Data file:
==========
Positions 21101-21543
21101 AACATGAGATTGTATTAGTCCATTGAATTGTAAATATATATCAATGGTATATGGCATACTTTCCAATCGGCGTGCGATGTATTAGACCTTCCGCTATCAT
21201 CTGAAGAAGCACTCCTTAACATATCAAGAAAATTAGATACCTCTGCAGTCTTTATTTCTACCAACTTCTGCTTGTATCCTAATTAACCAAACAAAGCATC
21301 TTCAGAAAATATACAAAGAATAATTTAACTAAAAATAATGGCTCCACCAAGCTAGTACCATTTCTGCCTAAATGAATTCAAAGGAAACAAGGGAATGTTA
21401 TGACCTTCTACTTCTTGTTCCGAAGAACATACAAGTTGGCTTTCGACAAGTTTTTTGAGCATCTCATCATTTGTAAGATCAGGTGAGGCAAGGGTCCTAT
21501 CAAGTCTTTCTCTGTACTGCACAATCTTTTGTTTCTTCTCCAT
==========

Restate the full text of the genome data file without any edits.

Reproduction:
Positions 21101-21543
21101 AACATGAGATTGTATTAGTCCATTGAATTGTAAATATATATCAATGGTATATGGCATACTTTCCAATCGGCGTGCGATGTATTAGACCTTCCGCTATCAT
21201 CTGAAGAAGCACTCCTTAACATATCAAGAAAATTAGATACCTCTGCAGTCTTTATTTCTACCAACTTCTGCTTGTATCCTAATTAACCAAACAAAGCATC
21301 TTCAGAAAATATACAAAGAATAATTTAACTAAAAATAATGGCTCCACCAAGCTAGTACCATTTCTGCCTAAATGAATTCAAAGGAAACAAGGGAATGTTA
21401 TGACCTTCTACTTCTTGTTCCGAAGAACATACAAGTTGGCTTTCGACAAGTTTTTTGAGCATCTCATCATTTGTAAGATCAGGTGAGGCAAGGGTCCTAT
21501 CAAGTCTTTCTCTGTACTGCACAATCTTTTGTTTCTTCTCCAT